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  • Sharks are our friends! | BEYONDbones
    their boots with Basking shark skin to help with traction on slippery wet surfaces Megalodon Jaw photo credit Ryan Somma The extinct Megalodon was the largest shark to ever exist It had teeth the size of a human hand As a sidebar here I was out at a conference touting the wonders of the Museum and showing off some impressive fossils one of which being a shark s tooth not a megalodon but still impressive I was holding it for a teacher to see its serrated edge and it actually cut open my finger Who else can say they were bitten by a million s of years old shark Great white sharks live about 25 years They do not start reproducing until they are around 20 and only have around 2 litters of 6 7 pups in their lifetime Some scientists believe there are only around 10 000 in the world As an apex predator they are at the tops of the food chain and are needed to maintain balance in their respective ecosystems Some sharks only grow to be 8 inches long photo credit Drew And Merissa The largest shark today is the Whale Shark which can grow up to 50 or 60 feet long Don t worry though they re filter feeders that eat plankton More than 375 species of shark have been discovered so far less than a dozen of these are dangerous to humans Also 90 of all shark attacks of which there are around 100 per year end in the victim s survival This is because humans are not sharks intended prey They take a taste the sharks equivalent of sampling the menu and spit out what turned out not to be a fish or a seal As you can see sharks are not the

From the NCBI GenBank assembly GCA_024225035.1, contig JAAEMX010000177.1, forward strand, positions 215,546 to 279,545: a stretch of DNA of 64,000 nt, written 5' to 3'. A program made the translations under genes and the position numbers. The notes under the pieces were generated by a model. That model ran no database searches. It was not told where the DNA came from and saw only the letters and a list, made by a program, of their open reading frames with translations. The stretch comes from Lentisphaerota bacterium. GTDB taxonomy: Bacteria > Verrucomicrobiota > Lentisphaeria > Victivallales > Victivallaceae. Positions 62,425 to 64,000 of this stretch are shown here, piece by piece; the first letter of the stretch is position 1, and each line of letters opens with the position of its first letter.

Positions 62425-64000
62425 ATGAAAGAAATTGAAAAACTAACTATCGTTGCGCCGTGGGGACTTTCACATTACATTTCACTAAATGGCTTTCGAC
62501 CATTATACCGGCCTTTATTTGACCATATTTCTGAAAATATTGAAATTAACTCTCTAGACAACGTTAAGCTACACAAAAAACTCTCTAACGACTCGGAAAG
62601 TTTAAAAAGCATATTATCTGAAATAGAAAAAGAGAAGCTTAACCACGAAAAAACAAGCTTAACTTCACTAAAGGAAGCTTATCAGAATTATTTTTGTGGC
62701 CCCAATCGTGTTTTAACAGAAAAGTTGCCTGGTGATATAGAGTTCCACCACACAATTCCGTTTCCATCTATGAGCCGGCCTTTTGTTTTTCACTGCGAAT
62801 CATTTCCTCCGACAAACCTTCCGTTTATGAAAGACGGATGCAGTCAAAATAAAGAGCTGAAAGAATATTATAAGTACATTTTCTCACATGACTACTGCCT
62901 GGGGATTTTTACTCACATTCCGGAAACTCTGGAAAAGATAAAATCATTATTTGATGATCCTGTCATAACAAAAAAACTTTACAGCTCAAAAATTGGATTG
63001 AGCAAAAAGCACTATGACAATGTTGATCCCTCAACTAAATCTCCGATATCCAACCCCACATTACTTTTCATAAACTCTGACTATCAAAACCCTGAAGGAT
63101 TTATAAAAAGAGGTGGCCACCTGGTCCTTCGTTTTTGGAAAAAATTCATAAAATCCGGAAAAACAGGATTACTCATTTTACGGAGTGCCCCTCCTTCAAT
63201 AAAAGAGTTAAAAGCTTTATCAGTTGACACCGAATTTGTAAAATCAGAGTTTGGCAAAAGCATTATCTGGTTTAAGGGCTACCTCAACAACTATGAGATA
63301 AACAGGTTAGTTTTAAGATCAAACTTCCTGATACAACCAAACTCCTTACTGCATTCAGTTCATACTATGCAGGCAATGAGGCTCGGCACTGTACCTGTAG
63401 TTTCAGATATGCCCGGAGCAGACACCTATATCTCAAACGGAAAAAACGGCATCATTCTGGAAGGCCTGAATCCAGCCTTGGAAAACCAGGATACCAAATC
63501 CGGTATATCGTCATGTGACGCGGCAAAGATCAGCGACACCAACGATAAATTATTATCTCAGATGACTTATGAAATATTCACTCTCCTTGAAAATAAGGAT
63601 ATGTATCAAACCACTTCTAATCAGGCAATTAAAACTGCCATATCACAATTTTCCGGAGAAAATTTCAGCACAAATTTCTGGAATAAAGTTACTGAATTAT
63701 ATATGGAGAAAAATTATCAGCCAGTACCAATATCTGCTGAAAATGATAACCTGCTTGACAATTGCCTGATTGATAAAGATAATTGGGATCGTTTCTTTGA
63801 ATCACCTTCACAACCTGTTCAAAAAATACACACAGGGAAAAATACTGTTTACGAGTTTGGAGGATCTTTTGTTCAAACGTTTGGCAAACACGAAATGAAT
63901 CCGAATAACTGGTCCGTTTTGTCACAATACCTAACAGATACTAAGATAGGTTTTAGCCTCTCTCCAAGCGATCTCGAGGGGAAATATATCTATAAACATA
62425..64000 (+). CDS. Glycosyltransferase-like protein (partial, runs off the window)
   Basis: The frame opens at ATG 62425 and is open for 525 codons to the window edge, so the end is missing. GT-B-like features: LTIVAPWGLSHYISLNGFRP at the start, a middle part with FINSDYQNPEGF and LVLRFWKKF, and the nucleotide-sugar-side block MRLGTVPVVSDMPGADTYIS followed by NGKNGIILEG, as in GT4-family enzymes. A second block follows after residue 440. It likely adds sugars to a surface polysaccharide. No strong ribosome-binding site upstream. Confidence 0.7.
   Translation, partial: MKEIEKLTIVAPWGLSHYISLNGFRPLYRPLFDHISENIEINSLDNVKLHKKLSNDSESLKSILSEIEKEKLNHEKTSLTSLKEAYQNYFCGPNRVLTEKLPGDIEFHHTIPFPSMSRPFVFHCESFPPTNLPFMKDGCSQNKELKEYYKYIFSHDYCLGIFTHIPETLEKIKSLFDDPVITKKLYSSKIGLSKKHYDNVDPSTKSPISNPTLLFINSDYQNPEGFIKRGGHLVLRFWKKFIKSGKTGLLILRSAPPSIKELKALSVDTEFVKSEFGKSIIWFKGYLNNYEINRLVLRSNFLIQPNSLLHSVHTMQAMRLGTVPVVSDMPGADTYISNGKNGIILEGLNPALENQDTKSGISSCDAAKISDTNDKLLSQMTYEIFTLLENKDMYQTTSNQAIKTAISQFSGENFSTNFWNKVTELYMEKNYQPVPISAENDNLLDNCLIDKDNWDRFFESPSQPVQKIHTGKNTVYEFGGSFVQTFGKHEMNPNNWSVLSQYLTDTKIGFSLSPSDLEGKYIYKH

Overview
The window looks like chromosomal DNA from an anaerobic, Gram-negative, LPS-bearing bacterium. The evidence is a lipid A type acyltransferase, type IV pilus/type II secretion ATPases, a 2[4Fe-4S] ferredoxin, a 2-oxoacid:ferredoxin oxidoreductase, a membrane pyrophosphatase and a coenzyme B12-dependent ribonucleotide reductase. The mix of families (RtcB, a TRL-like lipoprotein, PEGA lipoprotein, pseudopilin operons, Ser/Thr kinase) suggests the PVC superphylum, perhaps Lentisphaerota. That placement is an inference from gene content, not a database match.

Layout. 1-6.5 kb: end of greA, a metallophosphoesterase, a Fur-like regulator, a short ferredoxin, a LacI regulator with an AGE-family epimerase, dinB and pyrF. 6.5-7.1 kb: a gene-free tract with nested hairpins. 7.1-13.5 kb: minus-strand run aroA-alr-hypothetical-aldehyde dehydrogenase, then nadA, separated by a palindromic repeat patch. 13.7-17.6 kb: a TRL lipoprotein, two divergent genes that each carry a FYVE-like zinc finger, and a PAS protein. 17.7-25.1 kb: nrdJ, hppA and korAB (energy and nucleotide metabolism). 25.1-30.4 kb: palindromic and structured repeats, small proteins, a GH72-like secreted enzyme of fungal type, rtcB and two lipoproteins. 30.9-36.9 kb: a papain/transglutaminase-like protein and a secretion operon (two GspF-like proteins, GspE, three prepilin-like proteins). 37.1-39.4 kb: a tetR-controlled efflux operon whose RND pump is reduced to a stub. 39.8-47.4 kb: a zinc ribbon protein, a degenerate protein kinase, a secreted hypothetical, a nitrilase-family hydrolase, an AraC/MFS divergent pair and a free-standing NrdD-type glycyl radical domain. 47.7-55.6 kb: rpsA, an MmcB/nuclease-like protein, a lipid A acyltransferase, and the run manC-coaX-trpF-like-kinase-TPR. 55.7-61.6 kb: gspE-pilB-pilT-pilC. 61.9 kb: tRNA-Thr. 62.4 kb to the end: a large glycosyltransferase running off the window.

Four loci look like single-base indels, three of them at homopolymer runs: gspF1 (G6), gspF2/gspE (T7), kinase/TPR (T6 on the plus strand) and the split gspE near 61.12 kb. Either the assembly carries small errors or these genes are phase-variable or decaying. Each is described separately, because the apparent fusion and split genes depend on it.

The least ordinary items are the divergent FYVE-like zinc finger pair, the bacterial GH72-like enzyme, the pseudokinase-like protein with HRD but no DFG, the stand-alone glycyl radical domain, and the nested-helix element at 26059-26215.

Original URL path: http://blog.hmns.org/2009/09/sharks-are-our-friends/ (2016-02-12)
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  • 100 Years – 100 Objects: Morpho cypris | BEYONDbones